Since JFK vowed to put a man on the moon in 1961, space has represented untold possibility, hope and optimism. But once we actually got there, we realized
what a terrifying place it can be. An endless void, freezing and/or burning, a place without air or life. But most terrifyingly of all, if you die in
space, you die alone: thousands of miles above and away from your loved ones. And more than anything, aren’t we most afraid of dying alone? Alfonso Cuarón seems to think so, as that’s the fear that drives his new film, the extraordinary “Gravity.”
The long-awaited project opens the Venice Film Festival today seven years after the premiere of Cuarón’s last film, “Children Of Men,” arrived on the Lido, and while the anticipation over the picture—several years in the making—has been breathless, the
filmmaker’s return manages to live up to, or even exceed, those hopes at almost every level. Over a nearly seamless opening shot that clocks in at least
fifteen minutes long, the director introduces his subjects, veteran astronaut Matt Kowalski (George Clooney), on his last expedition, and
scientist Dr. Ryan Stone (Sandra Bullock), a nervous, haunted first-timer.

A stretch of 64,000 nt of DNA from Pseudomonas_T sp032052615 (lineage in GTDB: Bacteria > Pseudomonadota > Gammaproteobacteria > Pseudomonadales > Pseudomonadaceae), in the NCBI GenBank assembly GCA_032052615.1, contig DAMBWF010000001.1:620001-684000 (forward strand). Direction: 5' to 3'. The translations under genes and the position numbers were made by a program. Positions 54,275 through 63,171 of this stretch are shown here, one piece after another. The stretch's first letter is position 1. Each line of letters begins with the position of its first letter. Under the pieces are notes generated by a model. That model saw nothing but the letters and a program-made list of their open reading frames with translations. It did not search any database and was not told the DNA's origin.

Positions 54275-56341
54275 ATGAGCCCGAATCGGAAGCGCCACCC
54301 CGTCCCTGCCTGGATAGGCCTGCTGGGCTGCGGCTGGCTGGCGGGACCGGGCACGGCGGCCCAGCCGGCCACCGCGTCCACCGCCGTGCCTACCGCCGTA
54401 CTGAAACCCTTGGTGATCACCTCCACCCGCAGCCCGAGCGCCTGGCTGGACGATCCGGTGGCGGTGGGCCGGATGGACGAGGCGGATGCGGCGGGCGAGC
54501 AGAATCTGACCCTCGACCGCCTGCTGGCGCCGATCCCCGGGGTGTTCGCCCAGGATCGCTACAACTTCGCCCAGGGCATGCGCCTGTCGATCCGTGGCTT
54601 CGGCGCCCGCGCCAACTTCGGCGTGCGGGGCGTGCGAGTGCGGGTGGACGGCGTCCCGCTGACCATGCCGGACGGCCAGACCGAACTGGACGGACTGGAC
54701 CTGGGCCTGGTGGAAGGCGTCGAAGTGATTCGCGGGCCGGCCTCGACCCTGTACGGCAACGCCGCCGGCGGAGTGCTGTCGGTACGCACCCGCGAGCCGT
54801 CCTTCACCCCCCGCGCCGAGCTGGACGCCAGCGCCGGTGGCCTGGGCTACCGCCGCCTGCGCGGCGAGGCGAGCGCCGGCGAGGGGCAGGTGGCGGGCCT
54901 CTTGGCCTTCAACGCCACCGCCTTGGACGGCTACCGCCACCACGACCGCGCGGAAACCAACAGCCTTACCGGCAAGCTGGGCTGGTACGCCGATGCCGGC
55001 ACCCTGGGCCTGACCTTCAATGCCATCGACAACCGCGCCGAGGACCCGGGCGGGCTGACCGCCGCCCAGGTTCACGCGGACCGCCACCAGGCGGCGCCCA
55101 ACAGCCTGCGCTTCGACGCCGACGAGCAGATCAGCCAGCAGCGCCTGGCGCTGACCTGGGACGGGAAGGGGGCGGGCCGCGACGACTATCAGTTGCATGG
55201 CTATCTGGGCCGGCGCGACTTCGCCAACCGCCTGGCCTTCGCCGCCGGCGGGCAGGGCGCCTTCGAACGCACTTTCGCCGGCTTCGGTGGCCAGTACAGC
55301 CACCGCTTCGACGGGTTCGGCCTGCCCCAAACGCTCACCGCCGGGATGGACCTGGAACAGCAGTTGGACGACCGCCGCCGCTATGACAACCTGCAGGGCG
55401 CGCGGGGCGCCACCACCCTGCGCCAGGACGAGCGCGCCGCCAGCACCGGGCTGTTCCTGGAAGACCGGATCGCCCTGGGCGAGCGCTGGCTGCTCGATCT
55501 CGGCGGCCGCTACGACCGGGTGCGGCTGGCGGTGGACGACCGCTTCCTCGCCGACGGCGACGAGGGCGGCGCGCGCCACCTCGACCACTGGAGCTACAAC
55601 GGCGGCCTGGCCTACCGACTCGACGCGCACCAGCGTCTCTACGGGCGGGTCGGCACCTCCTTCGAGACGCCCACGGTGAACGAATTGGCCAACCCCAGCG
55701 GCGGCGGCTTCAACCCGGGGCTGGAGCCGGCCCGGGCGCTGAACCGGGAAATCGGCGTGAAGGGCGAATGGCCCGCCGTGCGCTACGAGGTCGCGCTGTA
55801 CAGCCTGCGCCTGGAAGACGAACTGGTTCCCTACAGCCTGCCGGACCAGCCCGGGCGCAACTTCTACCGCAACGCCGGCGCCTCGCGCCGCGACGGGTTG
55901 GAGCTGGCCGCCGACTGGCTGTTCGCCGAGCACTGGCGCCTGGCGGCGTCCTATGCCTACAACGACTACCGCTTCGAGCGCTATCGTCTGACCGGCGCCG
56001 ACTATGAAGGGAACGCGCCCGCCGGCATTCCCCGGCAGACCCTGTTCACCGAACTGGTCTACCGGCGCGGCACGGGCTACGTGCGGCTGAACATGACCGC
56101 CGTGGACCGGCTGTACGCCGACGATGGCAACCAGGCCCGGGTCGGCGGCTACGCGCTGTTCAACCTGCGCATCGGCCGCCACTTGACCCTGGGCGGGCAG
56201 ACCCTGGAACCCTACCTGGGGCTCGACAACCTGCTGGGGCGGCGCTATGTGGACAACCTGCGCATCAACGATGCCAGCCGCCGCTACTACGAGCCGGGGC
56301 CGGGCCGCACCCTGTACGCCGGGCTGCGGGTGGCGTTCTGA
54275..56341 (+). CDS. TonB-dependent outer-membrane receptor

It’s a gentle, enjoyable opening, one dominated by Clooney’s warmth and humor as he prepares to say goodbye to orbit, but things suddenly go south, as an
exploding satellite causes a tidal wave of debris that decimates both the Hubble telescope, which the two are working on, and their space shuttle. And from
then on out, the film is about their battle for survival as they scramble to make it back to Earth alive (which might disappoint those expecting something
more existential along the lines of “2001: A Space Odyssey”). “Gravity” is very much an action adventure film, one very occasionally more meditative than
most, but it’s unashamed in its desire to thrill you.
And thrill you it certainly does. It’s visceral, knuckle-chewingly tense stuff, with Cuarón and his co-writer and son Jonás expertly packing obstacle packed on
top of obstacle in the way of the astronauts’ return home, without losing touch of humanity or humor. The camera floats as weightlessly as its subjects,
but the shots (often extended, but always in a way that favors storytelling above showboating) are always clear, and more often than not composed with
meaning and artistry, courtesy of the great Emmanuel Lubezki. And with the director being careful to ensure the void of space
doesn’t carry any noise, the excellent score by Steven Price (“Attack The Block,” “The World’s End”)
helps to keep things both breathless and beautiful.